The Ramesh Kini murder case of 1997 caused discomfort and when Balasaheb announced his son Uddhav as the Sena chairman, Raj was far from pleased and formed the MNS in 2006. Raj started to attack north Indian migrants although he said on face that he was only attacking those who created a division among the people. The MNS soon turned out to be a clone of the mother party with a thrust on militant and exclusivist brand of politics.
Raj Thackeray looks a confused politician. It seems he has generalised Biharis, UPites, Pakistanis and Bangladeshis in the same category. He said during his interview that 48 trains enter Maharashtra every day from the eastern states and those travelling in those trains must be kept under scrutiny.
This shows how narrow perception about the modern India that these leaders have and that they will not survive without issuing warnings every other day. A city is built by waves of migration and the consequent cross-cultural mix and so is a nation. If all migrants are chased out or we need arms to clean up our society, then I must say that the concept of India should be withered away.
The same is applicable in Tamil Nadu where a voice is being raised against Sinhalas or in the northeast where Bangladeshis have been at the receiving end for it is said that they are posing threat to the national security.
Senas' narrow politics won't earn anything
Both the Senas are victims of reactionary politics and even though Raj Thackeray tried to promote the philosophy of Marathi Manoos, he has failed to chart a new way to do so. Neither the Indian Constitution nor the new economy of the 21st century not allow much space for aggressigve and one-dimensional politics of the Thackerays. Neither of the Senas have succeeded in scripting a politics of transformation from what it was in the 1960s and Raj should be held more responsible for the failure for he belonged to the new India.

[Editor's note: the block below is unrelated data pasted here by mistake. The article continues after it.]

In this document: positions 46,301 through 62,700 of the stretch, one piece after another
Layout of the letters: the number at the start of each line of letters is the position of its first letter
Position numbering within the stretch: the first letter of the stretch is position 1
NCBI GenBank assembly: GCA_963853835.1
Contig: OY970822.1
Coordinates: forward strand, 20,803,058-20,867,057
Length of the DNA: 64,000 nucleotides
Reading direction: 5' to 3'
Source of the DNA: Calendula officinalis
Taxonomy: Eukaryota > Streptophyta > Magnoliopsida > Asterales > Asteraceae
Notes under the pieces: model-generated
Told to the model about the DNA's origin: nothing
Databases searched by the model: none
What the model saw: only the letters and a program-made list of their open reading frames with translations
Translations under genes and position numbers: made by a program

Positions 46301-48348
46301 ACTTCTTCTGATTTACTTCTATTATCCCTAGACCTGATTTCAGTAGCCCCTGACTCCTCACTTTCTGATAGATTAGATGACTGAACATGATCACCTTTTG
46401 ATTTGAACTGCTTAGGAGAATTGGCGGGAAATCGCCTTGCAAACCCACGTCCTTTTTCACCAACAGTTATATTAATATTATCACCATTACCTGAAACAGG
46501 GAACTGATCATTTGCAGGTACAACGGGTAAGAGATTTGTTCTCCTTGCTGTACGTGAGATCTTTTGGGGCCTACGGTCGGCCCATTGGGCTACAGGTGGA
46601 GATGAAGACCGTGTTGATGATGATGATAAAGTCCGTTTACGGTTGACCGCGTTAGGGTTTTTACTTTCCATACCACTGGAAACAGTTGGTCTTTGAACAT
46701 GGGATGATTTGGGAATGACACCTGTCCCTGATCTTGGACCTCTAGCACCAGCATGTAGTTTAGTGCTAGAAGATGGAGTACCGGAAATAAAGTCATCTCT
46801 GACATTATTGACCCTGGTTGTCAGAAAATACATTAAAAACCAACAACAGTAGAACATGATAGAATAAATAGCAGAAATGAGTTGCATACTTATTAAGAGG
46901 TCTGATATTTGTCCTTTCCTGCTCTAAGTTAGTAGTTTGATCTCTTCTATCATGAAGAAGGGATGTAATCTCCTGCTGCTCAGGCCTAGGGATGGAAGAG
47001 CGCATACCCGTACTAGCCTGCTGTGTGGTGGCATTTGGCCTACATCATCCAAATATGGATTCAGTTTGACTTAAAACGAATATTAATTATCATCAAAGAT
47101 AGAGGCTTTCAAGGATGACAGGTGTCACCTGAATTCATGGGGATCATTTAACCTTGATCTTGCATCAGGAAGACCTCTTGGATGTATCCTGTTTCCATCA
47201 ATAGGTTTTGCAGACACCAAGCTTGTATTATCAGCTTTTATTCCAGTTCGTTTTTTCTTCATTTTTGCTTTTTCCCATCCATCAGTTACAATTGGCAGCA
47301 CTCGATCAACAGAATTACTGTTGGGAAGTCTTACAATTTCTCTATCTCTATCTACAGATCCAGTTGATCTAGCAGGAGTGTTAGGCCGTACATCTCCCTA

If people from UP and Bihar are settling in Maharashtra and adding to its economic performance, then who is Raj Thackeray to create an unnecessary disturbance in the smooth functioning of the democratic economy? Why doesn't he speak for economic uplift for the promotion of the idea of Marathi Manoos? If the Bihar police have done any grave error of not arresting criminals, it is the problem of coordination between states' administration and Raj Thackeray has no business in threatening all Biharis.
Nor does his 86-year-old uncle has the understanding of the idea of unleashing military power to flush out fundamentalists within a month. The senior Sena doesn't even hesitate to attack a national icon like Sachin Tendulkar when he says 'Mumbai is for all'. What national security is he speaking about?
Lack of clarity of ideas and only belligerence
It is unfortunate that the regional satraps in today's India are so obsessed with misleading and muscle-flexing politics that they do not have any utility as far as solving the real issues on earth are concerned. 'Islamic threat', 'national security', 'crime', 'Migration', each of these issues have serious impact for India today but that doesn't mean anybody will jumble up all together with a sole aim of promoting narrow identity politics. That can not be allowed if the conecpt of India is to survive.